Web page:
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Earnhardt Jr., 2014 Chevy SS Win Daytona 500

Bowtie Brand Claims 3 Top-5 Finishers in NASCAR Season Opener

Charles Krome
by Charles Krome
February 24, 2014

A full decade after claiming his first Daytona 500 victory—and coming after runner-up results in three of the past four years—Dale Earnhardt Jr. drove a 2014 Chevy SS to his second win at the "Great American Race." The event, of course, has marked the start of the annual NASCAR season for a few decades now, and this time around featured a weather delay of more than six hours, two last-minute crashes and one of the best race restarts of Earnhardt's career.

It came following an accident on lap 199 of the 200-lap race, which brought out a yellow flag and set up one final dash for the finish line. Earnhardt's reflexes, combined with those of his 2014 Chevy SS racecar, helped him get a quick jump on the rest of the pack when the green flag was waved for two final laps of live racing; that move made the difference, as one final on-track incident meant the race actually ended with the caution flags out.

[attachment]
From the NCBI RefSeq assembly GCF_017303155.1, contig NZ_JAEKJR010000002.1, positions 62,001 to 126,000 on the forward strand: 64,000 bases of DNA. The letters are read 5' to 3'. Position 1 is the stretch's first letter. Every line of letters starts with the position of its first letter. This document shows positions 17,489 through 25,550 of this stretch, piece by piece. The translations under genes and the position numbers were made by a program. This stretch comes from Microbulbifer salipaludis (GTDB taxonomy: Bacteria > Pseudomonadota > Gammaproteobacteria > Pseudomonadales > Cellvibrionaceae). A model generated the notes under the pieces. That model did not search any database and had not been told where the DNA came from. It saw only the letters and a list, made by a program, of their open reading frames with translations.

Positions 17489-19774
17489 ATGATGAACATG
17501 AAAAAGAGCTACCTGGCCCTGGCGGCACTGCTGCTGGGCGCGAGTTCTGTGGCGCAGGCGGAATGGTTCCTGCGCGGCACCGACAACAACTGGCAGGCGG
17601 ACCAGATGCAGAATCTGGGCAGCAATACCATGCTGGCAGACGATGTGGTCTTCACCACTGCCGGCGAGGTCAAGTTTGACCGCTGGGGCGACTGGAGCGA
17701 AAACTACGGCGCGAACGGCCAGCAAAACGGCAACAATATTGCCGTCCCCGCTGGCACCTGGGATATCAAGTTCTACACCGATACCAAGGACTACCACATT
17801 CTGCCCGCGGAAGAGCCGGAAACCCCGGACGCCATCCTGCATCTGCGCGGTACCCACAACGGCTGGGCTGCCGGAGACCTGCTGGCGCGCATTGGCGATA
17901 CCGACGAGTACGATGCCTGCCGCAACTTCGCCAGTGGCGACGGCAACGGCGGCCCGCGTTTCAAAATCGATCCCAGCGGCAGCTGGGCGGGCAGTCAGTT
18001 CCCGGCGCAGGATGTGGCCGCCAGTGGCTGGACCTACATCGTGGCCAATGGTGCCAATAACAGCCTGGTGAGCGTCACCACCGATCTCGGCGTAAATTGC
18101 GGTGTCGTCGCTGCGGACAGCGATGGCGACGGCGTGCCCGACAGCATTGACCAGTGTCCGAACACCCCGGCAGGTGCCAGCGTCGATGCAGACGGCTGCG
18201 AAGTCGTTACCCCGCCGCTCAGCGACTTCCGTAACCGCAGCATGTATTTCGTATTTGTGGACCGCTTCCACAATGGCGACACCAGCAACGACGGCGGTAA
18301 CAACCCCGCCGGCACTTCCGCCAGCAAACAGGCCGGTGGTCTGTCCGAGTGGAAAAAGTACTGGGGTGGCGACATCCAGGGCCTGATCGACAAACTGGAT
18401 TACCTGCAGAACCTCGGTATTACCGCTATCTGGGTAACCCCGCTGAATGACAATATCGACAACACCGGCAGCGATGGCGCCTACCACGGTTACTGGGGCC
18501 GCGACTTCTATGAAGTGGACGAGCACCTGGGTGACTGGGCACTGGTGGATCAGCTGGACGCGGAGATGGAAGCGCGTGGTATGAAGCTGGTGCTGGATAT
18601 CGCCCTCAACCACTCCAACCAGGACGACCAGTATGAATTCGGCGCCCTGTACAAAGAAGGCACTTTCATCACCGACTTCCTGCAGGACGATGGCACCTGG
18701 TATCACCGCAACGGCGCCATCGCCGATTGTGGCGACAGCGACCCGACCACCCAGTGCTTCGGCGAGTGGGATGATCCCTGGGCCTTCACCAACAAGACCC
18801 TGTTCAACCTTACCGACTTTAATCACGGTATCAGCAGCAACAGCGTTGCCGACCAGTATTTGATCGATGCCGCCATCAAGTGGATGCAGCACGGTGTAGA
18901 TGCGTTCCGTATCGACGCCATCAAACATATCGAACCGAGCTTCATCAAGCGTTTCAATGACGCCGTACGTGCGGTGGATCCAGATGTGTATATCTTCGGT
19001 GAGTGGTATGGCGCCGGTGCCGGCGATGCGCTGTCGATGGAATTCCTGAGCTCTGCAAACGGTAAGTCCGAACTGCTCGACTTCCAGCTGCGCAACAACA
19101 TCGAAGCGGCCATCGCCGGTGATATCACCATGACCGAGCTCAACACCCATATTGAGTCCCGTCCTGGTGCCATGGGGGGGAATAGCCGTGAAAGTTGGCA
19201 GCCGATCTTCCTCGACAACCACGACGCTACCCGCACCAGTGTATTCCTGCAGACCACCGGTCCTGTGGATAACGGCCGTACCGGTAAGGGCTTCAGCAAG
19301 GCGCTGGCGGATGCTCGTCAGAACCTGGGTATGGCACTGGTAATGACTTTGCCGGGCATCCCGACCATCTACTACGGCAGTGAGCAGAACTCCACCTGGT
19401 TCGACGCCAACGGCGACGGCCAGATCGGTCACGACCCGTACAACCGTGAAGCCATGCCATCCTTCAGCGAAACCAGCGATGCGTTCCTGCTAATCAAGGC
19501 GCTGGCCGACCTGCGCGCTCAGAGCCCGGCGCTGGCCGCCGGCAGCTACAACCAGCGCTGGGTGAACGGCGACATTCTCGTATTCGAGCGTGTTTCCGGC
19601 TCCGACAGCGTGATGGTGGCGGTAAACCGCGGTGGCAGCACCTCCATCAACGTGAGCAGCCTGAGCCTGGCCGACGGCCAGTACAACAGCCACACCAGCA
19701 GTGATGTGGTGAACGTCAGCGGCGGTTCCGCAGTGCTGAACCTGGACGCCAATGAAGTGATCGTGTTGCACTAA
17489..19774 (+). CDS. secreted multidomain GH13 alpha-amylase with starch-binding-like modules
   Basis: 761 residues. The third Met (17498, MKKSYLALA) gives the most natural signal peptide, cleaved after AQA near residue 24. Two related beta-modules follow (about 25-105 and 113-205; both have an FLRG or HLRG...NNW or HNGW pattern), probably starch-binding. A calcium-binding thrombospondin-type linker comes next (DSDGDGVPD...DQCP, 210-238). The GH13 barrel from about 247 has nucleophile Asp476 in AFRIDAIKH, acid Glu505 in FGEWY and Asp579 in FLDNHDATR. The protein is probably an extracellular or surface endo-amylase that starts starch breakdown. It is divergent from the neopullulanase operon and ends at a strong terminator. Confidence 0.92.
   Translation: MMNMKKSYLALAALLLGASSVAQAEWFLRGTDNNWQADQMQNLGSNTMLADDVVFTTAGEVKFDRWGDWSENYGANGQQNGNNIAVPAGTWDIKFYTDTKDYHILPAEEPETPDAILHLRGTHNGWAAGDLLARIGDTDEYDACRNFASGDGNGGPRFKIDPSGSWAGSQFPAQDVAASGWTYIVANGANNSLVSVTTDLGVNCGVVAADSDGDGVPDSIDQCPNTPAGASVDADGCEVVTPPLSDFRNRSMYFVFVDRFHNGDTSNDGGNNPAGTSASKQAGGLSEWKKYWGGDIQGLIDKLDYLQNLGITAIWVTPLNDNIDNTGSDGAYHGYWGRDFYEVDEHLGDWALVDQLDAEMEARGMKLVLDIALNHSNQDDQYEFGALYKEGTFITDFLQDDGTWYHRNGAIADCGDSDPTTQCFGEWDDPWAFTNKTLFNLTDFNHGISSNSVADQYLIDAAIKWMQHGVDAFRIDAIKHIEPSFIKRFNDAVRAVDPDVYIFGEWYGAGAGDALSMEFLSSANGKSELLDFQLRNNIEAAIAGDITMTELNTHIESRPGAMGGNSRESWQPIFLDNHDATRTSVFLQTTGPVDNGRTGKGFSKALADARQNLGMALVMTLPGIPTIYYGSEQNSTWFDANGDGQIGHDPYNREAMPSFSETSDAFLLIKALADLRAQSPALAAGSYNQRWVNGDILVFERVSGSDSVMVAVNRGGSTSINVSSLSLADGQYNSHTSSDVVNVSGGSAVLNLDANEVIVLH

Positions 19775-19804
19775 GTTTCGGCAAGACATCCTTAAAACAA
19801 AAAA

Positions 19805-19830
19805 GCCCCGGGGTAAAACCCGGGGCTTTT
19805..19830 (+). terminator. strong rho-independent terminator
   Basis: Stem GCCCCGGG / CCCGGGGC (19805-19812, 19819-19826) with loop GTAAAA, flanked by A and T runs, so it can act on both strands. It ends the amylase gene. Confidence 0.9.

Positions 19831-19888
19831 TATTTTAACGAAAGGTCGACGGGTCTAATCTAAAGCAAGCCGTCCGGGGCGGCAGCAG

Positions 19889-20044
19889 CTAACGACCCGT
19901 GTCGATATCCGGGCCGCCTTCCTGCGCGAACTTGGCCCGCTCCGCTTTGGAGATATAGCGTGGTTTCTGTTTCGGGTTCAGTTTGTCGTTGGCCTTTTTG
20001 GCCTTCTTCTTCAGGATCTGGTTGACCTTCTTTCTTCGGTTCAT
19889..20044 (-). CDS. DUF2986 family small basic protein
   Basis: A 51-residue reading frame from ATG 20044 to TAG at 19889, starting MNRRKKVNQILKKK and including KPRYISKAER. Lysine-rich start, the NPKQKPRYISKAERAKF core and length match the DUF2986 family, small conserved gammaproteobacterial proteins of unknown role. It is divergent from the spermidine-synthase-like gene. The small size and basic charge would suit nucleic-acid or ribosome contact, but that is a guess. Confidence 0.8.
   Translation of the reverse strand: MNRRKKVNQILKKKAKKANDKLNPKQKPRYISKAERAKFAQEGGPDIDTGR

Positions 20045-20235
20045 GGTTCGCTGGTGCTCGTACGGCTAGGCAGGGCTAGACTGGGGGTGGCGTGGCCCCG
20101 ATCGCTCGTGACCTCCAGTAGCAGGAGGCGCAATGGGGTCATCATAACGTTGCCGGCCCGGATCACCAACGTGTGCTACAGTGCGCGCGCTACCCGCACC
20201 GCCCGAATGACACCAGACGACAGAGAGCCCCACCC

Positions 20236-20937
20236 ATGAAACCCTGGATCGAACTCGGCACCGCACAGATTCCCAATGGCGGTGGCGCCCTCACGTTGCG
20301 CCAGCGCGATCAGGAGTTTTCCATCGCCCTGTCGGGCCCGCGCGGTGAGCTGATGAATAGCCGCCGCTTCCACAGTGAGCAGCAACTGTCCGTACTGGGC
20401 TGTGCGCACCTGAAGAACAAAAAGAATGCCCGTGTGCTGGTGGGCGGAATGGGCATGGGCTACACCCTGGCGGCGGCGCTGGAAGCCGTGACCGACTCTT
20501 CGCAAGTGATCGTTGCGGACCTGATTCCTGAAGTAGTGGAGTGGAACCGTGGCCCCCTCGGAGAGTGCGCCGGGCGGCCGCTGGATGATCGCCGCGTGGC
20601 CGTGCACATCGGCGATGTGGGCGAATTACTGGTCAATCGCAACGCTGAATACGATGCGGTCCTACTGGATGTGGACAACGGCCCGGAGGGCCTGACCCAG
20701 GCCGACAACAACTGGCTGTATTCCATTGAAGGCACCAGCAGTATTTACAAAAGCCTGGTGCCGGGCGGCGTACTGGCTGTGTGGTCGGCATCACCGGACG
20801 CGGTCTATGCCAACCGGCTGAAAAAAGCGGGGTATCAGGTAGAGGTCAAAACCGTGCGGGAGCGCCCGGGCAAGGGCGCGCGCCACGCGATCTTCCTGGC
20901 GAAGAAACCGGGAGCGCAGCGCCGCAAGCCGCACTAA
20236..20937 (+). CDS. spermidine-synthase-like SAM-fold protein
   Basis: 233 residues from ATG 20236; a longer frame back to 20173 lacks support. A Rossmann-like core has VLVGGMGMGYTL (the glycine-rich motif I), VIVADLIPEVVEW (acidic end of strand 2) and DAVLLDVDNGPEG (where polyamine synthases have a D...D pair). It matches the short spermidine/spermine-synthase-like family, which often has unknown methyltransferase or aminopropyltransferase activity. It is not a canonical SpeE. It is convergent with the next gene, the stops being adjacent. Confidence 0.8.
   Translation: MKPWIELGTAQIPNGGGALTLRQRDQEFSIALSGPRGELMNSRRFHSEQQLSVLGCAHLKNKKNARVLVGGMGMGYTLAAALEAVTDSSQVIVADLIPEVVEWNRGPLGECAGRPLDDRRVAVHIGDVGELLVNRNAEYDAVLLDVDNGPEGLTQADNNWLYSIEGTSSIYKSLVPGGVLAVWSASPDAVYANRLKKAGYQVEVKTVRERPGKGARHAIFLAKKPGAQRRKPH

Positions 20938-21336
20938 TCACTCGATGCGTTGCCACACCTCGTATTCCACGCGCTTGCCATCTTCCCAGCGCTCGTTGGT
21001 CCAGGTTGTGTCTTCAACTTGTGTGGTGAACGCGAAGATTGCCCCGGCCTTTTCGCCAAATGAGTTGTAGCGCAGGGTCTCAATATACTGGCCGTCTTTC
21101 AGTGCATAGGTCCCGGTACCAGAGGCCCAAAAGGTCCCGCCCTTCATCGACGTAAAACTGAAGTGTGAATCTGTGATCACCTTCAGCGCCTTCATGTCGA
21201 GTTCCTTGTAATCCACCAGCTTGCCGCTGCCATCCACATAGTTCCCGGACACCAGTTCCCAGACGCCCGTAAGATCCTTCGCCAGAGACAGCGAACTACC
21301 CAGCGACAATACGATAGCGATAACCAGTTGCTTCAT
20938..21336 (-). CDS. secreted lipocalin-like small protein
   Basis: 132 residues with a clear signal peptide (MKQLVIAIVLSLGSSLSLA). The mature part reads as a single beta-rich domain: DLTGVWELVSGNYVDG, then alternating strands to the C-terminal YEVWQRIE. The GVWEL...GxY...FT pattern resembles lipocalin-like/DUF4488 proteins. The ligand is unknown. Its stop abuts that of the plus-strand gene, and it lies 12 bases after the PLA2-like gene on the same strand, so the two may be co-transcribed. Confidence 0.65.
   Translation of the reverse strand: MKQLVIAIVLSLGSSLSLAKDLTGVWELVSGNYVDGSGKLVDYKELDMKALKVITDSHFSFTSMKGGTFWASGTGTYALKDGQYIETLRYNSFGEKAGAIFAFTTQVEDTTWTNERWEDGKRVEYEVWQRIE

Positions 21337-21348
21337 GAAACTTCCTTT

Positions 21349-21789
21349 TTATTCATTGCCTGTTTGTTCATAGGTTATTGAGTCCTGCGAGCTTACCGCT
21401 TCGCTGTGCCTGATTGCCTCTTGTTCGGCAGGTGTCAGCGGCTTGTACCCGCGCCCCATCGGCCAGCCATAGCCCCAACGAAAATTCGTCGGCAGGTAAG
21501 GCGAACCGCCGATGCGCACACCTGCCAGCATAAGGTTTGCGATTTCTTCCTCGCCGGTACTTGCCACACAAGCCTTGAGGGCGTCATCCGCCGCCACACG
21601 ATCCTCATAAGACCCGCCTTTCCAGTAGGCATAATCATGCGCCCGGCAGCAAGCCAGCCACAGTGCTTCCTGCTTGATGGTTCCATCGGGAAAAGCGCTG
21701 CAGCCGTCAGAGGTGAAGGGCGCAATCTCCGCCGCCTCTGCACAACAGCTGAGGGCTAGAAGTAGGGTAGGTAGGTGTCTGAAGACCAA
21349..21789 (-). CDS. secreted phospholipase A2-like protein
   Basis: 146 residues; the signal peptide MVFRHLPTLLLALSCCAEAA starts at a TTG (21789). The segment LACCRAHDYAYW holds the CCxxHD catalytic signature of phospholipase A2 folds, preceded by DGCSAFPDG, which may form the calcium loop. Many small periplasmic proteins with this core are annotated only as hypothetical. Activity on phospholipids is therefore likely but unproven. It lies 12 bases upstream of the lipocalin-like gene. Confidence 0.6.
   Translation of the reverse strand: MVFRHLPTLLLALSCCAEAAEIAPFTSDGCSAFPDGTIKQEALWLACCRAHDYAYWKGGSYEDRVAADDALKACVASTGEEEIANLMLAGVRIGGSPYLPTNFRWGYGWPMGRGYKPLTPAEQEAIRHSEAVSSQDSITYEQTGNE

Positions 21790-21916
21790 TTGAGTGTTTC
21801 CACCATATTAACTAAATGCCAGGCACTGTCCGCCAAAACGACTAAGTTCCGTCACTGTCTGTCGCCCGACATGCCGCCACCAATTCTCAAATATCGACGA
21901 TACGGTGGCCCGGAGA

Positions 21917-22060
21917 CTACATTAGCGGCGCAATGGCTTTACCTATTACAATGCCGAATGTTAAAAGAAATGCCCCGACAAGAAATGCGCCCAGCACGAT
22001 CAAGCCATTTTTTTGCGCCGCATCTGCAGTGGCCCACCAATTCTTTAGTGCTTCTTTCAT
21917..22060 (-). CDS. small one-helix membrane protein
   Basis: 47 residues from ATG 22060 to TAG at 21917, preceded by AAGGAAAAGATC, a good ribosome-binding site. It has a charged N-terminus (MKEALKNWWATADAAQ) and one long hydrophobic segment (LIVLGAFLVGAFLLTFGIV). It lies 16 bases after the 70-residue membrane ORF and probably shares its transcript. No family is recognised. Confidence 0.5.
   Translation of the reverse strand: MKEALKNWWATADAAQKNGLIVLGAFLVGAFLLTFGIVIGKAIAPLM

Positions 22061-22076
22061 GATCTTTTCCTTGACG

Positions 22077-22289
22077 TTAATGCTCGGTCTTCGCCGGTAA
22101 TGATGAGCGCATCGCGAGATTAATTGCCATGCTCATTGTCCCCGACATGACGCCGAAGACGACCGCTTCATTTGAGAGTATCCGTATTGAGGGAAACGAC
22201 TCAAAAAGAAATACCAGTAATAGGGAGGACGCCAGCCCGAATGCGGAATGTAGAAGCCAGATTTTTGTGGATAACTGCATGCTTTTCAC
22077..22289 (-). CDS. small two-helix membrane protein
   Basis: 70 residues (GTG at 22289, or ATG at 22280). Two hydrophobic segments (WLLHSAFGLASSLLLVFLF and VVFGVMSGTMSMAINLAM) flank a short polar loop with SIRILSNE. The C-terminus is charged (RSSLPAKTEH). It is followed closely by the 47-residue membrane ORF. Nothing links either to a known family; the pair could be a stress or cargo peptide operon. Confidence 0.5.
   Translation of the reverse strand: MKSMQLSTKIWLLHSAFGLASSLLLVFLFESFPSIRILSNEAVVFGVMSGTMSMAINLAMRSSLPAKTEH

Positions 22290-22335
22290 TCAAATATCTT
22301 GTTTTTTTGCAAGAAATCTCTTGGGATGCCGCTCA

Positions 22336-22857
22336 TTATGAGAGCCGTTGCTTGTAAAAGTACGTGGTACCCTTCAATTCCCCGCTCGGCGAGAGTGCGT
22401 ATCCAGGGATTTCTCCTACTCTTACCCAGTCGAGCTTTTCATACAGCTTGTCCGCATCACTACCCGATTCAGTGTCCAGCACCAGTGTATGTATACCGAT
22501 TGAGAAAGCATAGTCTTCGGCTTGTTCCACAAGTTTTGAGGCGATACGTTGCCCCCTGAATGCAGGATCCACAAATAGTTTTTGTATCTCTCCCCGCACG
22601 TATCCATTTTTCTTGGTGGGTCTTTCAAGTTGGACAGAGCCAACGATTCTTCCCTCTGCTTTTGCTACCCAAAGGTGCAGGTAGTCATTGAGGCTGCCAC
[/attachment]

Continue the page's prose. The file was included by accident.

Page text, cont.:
Not that Earnhardt was worried. According to the race winner: “We had enough car to battle them off all night long and if they took the lead we could grab it back pretty quickly. We had a real fast car. ... Those last few laps I just got in front of my teammate Jeff [Gordon] on that restart. Worked with him on getting a good restart and getting pushed out in front, so I’ve got to thank him, without that I don’t win the race."

Gordon, for his efforts, ran fourth in the race in his 2014 Chevy SS, with Jimmie Johnson (5th), Austin Dillon (9th) and Casey Mears (10th) rounding out Team Chevy's top-ten finishers.

Beyond the good news for Junior and the rest of Chevrolet's NASCAR contingent, those recent race results also could be a shot in the arm for the production model of the 2014 Chevy SS. The rear-wheel-drive, V8-powered full-size performance sedan sedan has been flying well under the ol' radar screen since its launch late last year, and it's been averaging just more than 200 sales per month in its initial three months at U.S. dealerships.

Now, some say that, because of the complexities involved in getting the car here from its beginnings as the Australian-born Holden Commodore VF, those sales numbers weren't meant to go much higher. But with a few more NASCAR wins like this, demand probably will.


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